My 5 year-old will be devastated if we stop. his best friend goes and he loves the classes. 

The 2 year-old doesn't care, lol, as long as mom is there shes good.

Pros of the group: My kids friends go there. We get out 1x a week. my oldest two have teachers other than me for most of their work. My youngest son loves being there his friends. A bit of social for me with other moms. They have 1 class I really want my 12 year-old to take.

Cons: I have to teach/supervise for 3+ hours (nonnegotiable) 1 day a week. It feels like a poorly run business or mlm for me. You have to do certain things to have a say. I have to go to a parent night. I have to go to training's. I have to be a member of the committee since members are few. My oldest 14 is feeling outgrown since none of the other kids can advance to the next class. I don't get any social outside the group since it drains me so bad. I no longer do thing I enjoy because I feel so stressed all the time about going on Mondays to school.

After all that, if you're still reading, the thing I'm having a hard time with is leaving something I've been in so long, my kids have grown so much from, and I've put so much work into just like that. From what I've written I think I'm over it and ready to stop going...but do you think that's what I should do? Is that really the best choice or am I still tired from last year? I have a few weeks to decide...

Edited by seemesew
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Give yourself permission to rest.

After you've done so, think about what next year would look like if you filled that time other ways.  What would you do?  Would you replace some of the social activities (like look for one where your 5yo's friend goes?)  What else is in your area to look at?

I think, once you've looked at all your options, you'll find where you need to be next year.  You can always reassess the year after that and the next year and so on.

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It's ok to stop. It's ok to decide you need a break or have had enough. We are not going back to our co-op next year. DD has outgrown it. I don't love it, and the academics aren't worth the loss of an entire day twice a month. I did experience some negativity from friends, but it's our decision to make, and we've made it. 

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Would another option be a middle of the road choice to leave the 14yo home working during co-op?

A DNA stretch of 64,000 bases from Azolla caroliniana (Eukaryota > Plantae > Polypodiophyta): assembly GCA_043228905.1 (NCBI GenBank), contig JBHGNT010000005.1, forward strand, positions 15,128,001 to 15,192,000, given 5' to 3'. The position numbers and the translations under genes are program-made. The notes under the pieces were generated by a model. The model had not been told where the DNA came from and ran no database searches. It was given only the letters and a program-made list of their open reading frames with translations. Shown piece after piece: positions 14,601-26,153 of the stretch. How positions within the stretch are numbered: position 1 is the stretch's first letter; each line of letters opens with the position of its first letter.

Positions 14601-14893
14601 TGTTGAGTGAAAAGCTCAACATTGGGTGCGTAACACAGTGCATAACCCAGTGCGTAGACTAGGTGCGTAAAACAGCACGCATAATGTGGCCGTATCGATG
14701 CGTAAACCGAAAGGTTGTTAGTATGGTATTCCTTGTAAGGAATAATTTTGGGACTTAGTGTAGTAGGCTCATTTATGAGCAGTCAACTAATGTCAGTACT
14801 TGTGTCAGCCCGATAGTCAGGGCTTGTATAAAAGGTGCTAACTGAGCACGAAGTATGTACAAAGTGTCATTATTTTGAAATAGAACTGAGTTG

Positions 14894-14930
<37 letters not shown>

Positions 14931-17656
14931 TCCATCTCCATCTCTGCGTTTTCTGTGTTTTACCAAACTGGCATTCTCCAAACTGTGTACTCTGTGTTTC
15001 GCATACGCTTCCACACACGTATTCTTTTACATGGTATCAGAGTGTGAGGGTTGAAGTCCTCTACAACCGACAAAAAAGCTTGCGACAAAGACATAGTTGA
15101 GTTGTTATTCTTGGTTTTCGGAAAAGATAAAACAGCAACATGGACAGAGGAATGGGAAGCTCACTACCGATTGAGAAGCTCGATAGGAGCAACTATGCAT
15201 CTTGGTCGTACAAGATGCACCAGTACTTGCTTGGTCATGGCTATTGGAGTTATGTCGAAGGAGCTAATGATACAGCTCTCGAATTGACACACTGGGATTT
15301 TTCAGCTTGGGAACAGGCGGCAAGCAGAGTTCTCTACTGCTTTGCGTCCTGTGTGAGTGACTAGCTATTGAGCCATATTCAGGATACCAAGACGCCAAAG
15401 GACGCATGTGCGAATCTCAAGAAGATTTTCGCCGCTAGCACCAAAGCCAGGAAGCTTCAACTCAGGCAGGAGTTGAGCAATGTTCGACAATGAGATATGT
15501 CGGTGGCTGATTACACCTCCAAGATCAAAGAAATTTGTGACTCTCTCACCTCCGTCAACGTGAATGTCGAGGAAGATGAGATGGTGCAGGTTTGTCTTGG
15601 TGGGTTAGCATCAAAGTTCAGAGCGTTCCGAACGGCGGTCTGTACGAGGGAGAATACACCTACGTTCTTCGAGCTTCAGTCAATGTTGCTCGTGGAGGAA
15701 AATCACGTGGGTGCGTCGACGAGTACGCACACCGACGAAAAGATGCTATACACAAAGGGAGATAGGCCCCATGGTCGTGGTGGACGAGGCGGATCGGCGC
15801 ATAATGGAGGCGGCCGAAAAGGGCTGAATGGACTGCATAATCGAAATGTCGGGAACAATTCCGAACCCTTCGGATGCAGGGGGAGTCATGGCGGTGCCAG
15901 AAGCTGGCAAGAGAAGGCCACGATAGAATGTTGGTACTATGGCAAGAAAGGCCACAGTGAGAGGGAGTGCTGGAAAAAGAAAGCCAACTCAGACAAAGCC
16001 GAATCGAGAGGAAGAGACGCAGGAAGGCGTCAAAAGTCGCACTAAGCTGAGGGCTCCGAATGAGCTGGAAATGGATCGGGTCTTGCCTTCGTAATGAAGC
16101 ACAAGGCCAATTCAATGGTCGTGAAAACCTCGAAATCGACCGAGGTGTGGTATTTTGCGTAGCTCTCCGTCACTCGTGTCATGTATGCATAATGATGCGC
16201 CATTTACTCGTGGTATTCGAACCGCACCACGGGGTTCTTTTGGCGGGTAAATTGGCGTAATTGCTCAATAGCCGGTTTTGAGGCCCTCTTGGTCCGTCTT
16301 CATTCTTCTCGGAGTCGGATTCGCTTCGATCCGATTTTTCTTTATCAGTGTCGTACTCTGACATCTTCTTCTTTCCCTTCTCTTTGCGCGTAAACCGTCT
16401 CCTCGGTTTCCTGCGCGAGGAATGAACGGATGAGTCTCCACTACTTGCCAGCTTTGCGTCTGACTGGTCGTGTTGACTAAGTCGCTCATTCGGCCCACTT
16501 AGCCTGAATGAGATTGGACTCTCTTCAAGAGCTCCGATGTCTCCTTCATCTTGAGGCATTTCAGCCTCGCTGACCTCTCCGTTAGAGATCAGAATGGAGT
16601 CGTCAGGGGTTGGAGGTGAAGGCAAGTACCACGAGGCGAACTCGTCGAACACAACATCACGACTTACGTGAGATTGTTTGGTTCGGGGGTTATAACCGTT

That doesn't address you personal over-extendedness or the cost. Just thought I would put that out to think on.

It is fine if you quit, do what is best for you. Plus, iIf you do it now they have time to readjust as needed.

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2 hours ago, seemesew said:

They run it like a business but they are all moms with a lot of kids that do a lot of activities (and I mean a lot, 4h, scouts, horticulture, another weekly group, and another weekly group, field trips, sports (yes plural), acting classes, occasional art classes and other things that come up they want to do plus the commonwealth activities) so the school is not organized and many times things were announced we had to go to with 2-3 days notice and it wasn't something you could "miss". 

This year it will be over $1000 and i still have to get basically a full curriculum for all my kids except 1, not to mention any additional activities we want to do which we can't I will have nothing left after that, (I'm selling everything extra we have now from furniture to books to pay for tuition). I could spend much less, cover everything, and we could do some extra things we want to do if we don't go.

Oh and i hate the cleaning of the building afterwards, often people "have to leave early" so more gets put on those who stay.

My oldest really loved the extra movies,  activities, and chatting with friends outside of classes when they did school activities, but this last year most of the kids did make up work at home for the required movies instead of going,